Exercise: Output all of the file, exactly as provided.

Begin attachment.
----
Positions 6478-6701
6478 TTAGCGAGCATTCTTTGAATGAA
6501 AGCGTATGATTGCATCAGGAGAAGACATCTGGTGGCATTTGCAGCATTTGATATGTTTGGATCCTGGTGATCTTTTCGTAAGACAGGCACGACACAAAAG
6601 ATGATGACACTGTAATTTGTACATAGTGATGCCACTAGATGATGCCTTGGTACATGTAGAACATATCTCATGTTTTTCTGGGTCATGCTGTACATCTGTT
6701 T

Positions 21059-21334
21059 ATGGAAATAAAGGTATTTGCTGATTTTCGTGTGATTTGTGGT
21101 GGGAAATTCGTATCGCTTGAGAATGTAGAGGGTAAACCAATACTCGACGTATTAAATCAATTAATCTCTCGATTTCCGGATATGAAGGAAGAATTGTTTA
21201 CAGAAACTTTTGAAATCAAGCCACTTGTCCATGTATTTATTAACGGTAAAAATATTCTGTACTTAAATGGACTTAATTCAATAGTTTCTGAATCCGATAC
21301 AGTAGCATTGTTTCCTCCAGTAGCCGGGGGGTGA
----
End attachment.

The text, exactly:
Positions 6478-6701
6478 TTAGCGAGCATTCTTTGAATGAA
6501 AGCGTATGATTGCATCAGGAGAAGACATCTGGTGGCATTTGCAGCATTTGATATGTTTGGATCCTGGTGATCTTTTCGTAAGACAGGCACGACACAAAAG
6601 ATGATGACACTGTAATTTGTACATAGTGATGCCACTAGATGATGCCTTGGTACATGTAGAACATATCTCATGTTTTTCTGGGTCATGCTGTACATCTGTT
6701 T

Positions 21059-21334
21059 ATGGAAATAAAGGTATTTGCTGATTTTCGTGTGATTTGTGGT
21101 GGGAAATTCGTATCGCTTGAGAATGTAGAGGGTAAACCAATACTCGACGTATTAAATCAATTAATCTCTCGATTTCCGGATATGAAGGAAGAATTGTTTA
21201 CAGAAACTTTTGAAATCAAGCCACTTGTCCATGTATTTATTAACGGTAAAAATATTCTGTACTTAAATGGACTTAATTCAATAGTTTCTGAATCCGATAC
21301 AGTAGCATTGTTTCCTCCAGTAGCCGGGGGGTGA